"I don't know what else that could be (other) than a description of... it's unnecessary," he said.

Williams thinks the focus is not on advertisements. He believes the conversation is about community relations in Broad Ripple.

"To me, it`s about the bigger picture which is that certain people are not welcome in Broad Ripple or feel that they are not welcome in Broad Ripple. I am glad you at least did the story because it generated the conversation that we need to have. If we are uncomfortable about the stories, then that is our call to do something different," said Williams.

IMPD declined to comment on camera to FOX59. The department released a statement in response to the story:

"The Indianapolis Metropolitan Police Department is committed to ensuring public safety for all our citizens and to reducing violence, not only in the Broad Ripple Village but in all Indy neighborhoods. IMPD will continue to work with business owners and the community to find long-term solutions to the issues that lead to violence and criminal activity. Our sustained effort will take cooperation from everyone as we work together to reduce crime, the fear or crime, and to improve the quality of life in our city."

The Broad Ripple Village Association is hosting a public forum to talk about safety Wednesday at 6:30 p.m. at Northminster Presbyterian Church. The group's president told FOX59 they have not directly invited African American community leaders to those discussions.

"We leave that up to IMPD," said President Justin McKeand.

The DJ and promoter connected to some of the advertisements public safety leaders flagged as "racy" were fired from nightclubs Monday.

FOX59 talked with nightclub owners at NYX and LandSharks Tuesday to get more details as to why the two were let go.

"I have always welcomed the African American community," said Mike Stancombe, general manager of NYX.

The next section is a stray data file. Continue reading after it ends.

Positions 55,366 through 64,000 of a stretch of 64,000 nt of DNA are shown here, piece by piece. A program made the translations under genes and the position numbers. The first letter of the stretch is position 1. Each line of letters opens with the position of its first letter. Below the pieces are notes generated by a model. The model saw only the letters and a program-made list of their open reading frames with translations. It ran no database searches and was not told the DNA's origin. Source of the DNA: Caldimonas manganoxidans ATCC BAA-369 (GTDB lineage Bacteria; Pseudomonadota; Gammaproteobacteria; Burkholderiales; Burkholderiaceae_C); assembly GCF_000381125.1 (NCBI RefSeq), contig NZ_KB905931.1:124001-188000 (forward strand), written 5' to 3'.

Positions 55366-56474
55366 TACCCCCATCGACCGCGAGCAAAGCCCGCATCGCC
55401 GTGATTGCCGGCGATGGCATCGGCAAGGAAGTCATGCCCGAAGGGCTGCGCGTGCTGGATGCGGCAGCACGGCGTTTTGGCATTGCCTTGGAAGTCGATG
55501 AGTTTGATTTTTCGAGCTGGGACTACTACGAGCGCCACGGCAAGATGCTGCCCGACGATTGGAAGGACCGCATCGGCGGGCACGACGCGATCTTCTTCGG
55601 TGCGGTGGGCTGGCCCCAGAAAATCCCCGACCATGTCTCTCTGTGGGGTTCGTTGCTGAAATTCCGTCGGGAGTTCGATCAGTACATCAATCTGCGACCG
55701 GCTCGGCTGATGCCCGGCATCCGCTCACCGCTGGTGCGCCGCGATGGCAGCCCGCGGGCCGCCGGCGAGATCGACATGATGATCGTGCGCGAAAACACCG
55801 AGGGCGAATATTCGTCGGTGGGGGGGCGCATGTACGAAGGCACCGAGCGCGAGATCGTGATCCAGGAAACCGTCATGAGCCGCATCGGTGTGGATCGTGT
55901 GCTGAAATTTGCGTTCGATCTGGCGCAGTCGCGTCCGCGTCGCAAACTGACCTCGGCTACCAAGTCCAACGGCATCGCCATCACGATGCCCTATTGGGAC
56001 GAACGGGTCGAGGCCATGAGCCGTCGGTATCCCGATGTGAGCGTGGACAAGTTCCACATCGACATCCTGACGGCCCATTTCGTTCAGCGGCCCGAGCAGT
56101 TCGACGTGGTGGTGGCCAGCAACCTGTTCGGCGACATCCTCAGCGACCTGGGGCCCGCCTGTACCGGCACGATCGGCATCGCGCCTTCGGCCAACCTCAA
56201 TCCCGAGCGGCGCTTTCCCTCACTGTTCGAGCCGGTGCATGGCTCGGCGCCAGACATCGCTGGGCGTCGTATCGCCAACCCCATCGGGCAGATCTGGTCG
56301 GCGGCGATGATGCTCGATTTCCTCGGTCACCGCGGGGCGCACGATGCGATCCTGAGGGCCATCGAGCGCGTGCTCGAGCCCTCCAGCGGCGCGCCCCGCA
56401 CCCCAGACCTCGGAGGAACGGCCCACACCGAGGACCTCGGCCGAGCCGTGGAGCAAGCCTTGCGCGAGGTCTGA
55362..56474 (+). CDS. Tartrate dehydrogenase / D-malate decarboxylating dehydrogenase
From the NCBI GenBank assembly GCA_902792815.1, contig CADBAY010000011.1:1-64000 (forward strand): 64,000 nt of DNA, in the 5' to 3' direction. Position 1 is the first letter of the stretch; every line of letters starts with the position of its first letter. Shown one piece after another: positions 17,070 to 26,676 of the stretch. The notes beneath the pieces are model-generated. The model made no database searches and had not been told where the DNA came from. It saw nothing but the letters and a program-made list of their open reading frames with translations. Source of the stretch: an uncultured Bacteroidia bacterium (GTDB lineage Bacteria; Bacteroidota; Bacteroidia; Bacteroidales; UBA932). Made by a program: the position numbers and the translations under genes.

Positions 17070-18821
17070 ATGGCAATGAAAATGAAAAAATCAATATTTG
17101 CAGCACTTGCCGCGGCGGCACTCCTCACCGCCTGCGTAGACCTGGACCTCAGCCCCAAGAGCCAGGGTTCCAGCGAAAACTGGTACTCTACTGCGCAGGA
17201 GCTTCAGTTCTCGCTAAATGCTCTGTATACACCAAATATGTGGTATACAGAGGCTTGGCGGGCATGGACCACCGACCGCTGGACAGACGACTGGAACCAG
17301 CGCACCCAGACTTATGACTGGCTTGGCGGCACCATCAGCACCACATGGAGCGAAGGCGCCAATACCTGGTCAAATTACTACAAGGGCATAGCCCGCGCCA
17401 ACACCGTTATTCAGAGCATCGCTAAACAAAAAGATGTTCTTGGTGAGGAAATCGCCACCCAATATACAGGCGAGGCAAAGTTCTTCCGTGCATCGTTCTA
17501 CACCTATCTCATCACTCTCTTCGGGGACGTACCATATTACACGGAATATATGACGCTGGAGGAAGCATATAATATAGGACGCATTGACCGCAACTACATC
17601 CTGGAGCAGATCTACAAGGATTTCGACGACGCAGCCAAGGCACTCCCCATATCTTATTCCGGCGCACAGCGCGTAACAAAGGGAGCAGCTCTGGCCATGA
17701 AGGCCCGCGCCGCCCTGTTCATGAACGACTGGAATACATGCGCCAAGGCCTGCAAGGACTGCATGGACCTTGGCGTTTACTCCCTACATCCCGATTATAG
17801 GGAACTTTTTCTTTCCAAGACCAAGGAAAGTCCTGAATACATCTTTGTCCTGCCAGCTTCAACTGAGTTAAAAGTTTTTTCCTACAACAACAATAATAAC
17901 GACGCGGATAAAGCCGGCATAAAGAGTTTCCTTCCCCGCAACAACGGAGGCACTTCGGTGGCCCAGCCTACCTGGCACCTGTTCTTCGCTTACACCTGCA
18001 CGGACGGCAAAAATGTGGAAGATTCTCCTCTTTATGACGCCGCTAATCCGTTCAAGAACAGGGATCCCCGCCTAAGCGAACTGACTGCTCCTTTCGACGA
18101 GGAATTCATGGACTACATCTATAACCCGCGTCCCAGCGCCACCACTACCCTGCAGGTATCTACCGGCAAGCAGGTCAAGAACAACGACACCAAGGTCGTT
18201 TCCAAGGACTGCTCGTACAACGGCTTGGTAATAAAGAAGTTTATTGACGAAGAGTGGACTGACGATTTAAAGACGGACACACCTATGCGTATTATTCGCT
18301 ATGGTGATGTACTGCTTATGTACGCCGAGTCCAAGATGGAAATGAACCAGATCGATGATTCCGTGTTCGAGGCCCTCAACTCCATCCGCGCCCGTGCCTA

Stancombe does not believe the advertisements described as "racy" by public safety leaders were inappropriate.

"There wasn't an ad with guns hanging out or in the air. That has nothing to do with the advertising. It is called grasping. What does it have to do with? Let's address the real problem."

Stancombe said he fired the DJ and promoter Monday morning, more than 12 hours before the FOX59 story aired on NewsPoint. FOX59 began working on the story that afternoon.

"(We cut ties) yesterday (Monday) morning. I don't like what Broad Ripple is becoming. I think we can fix it, if someone can fix it and do it the right way. The city needs to get behind the businesses," he said.

FOX59 asked Stancombe why he cut ties with the DJ and promoter if he didn't have a problem with the advertisement.

"It's called pressure," he said. "I am getting pressure. My father got pressure, and we had to make a business decision and that's that."

He continued, "We received pressure, and I had to do what I had to do to protect our investment. It was a very hard and sad decision to make, trust me. I felt it was not fair. I cannot have the pressure. I cannot have people standing on us like this."

LandSharks owner Mark Casey told FOX59 he also fired the DJ and promoter before the story aired on FOX59.

FOX59 asked Casey Monday about the photos public safety leaders flagged as "racy." Casey told FOX59 he wasn't aware of the advertisements until Monday afternoon and fired the DJ and promoter because the ads promoted "sex, violence and drugs."

FOX59 spoke to the DJ for comment. The DJ declined to go on camera for an interview.